Countless articles, magazines, webpages, Instagram posts, tweets and Facebook links are shared daily regarding the fitness industry. Sometimes, it’s hard to keep caught up…one day, they say it’s healthy to do 100 squats for a week, and the next day, it’s pointless to do more than 15. Most of these articles are about weight loss and gaining muscle, but the thing you don’t see often is the first step of your workout…the warm up. This article will go through the point of a warm-up, the effects it will have, and some suggestions on how to incorporate it into your daily workout.

When it’s minus 26 degrees in Edmonton and blowing snow, do you go out and turn your car on and drive to straight to work? Or do you run out with your pyjama’s and a ski jacket on to start it in advance, turn the defrost on high and run back in to the warmth of your house while you wait for your car to heat up? The same goes for when you get to the gym. Going straight into a high speed, high intensity workout can be dangerous-and sometimes very uncomfortable.

There are a few things a warm up does to get your body prepared for work. One, it helps elevate your heart rate, which will in turn achieve vasodilation and faster blood flow. But, why would this be important? Well, your blood carries many different hormones and most importantly oxygen. Things that are required by your muscles to be able to perform optimally, or sometimes even at all. Delivering these nutrients to your muscles will achieve smarter performance, stronger contractions and quicker, more efficient muscle twitch. Another thing that warm up achieves is the preparation of your following training program. Practicing similar movement patterns as what you plan to do in your workout can help for an increased neural adaptation and more efficient and safer movement patterns.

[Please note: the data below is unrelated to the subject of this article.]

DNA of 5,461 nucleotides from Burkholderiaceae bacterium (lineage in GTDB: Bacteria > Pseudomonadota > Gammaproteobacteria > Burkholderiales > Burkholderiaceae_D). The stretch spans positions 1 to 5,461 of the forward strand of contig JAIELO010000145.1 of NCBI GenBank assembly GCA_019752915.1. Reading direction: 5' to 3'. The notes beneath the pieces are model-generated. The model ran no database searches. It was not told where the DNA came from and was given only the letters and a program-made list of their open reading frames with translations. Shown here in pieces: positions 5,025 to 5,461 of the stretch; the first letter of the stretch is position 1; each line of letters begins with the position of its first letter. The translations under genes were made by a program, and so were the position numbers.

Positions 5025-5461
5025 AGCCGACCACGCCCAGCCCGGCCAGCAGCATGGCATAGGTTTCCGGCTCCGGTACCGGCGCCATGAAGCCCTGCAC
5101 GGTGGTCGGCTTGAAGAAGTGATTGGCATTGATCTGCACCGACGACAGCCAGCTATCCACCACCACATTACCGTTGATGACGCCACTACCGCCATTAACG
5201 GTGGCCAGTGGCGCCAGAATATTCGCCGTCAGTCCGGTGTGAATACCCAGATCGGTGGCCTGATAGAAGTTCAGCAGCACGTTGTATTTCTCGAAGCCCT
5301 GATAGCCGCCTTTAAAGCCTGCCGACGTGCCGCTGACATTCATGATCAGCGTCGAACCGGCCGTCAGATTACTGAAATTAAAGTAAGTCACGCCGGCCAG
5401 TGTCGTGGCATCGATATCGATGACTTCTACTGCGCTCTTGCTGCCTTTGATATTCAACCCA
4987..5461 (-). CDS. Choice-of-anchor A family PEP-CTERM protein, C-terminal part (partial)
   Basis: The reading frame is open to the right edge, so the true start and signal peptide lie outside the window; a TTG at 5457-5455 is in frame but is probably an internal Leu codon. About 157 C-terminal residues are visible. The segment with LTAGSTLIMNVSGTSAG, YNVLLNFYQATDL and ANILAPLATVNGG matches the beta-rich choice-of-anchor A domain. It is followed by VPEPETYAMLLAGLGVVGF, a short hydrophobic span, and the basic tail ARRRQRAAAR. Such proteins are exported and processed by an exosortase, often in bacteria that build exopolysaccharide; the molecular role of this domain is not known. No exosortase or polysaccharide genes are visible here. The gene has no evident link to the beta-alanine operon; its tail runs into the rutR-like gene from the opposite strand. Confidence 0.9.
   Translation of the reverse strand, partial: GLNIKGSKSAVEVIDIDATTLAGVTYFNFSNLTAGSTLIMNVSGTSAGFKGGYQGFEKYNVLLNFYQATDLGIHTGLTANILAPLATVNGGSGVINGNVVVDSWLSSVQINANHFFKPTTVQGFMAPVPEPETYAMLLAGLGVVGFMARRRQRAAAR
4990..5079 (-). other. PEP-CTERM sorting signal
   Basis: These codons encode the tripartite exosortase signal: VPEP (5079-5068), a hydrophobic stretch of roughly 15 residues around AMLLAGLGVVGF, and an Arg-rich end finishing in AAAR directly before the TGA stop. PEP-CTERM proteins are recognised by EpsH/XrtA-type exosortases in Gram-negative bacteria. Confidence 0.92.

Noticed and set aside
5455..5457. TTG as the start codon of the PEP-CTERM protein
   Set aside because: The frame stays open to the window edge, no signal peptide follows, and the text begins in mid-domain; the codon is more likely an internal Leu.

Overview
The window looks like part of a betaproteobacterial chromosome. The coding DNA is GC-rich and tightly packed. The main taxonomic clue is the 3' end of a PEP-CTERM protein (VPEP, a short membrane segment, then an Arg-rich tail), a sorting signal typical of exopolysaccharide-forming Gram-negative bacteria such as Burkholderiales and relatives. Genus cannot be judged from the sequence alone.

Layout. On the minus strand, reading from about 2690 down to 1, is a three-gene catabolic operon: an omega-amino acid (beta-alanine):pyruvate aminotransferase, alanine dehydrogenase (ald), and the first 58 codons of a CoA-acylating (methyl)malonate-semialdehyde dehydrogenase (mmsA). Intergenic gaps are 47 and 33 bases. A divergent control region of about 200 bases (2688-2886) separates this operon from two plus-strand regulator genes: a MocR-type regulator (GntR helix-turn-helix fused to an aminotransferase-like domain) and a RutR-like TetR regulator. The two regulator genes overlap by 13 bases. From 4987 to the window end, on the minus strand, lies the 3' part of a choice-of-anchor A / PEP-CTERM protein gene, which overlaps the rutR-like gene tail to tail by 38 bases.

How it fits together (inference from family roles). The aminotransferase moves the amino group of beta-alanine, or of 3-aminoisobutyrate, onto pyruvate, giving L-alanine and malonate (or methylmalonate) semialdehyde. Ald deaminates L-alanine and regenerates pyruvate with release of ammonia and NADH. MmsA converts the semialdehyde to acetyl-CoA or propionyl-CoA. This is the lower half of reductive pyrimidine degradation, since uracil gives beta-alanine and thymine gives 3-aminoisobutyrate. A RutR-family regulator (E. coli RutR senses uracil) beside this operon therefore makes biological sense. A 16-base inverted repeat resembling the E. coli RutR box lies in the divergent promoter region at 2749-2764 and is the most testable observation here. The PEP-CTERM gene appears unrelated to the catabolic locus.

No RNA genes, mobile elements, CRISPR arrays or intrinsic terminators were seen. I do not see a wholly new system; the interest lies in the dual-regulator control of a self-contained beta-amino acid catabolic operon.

With all of this physiological adaptations in mind, there isn’t much research on what you should be doing in your warm up. According to researcher Ian Jefferys along with many others, he believes a warm up should have 3 components-aerobic, dynamic and lengthening. Aerobic could be as simple as cycling for 5 minutes at a low intensity to start blood flow and increase heart rate. The dynamic component could vary from doing walking leg swings, to arm circles, or something movement specific such as a body weight squat. The lengthening portion is to lengthen the muscles, however only for a short amount of time (10-20 seconds) to ensure you aren’t depleting your potential power output. Putting all of these components together can range between 5 and 10 minutes, depending on the intensity you choose. At the start of a workout, it is very important to take the time to focus on each of these components for injury prevention and management, joint lubrication and allowing the nervous system to prepare for some hard work!

A simple way to remember the point of a workout, is Ian Jefferys method called “RAMP”. R stands for raising the temperature of the body. A is for activating the key muscles being used in the following workout. M is for mobilizing the key joints through the ranges of motion that will be happening during the work, and finally, P is for potentiating the process of increasing efficiency of the movements that will be performed. It is important that your warm up accomplishes all 4 of these things through the 3 components of aerobic, dynamic and lengthening.

So, next time you go to the gym, try spending some time on your warm up. You can expect to see an increase in how much you’re lifting, how long you’re running, or how quickly you can perform an exercise. For a lot of people, they feel like a warm up goes beyond just getting their blood flowing and increasing their temperature, but is also a direct reflection on their workout will go. Going to the gym after a stressful day at work and going straight into the work load could have a negative effect on the outcome. Try incorporating the 3 components to your next workout along with giving your body and mind 10 minutes to get focused, get prepared, and get your joints moving before trying difficult exercises!



  1. Jeffreys, I. (2007). Warm Up Revisited-The RAMP Method of Optimizing Performance Preparation. UK Strength and Conditioning Association, July(2007)
  2. Neiva, H. (2013), Warm-Up and Performance in Competitive Swimming. Sports Med (2014)
  3. Pearce, AJ. (2012). Neural conduction and excitability during a simple warm up. Journal of Science Medicine Sport. March(2012)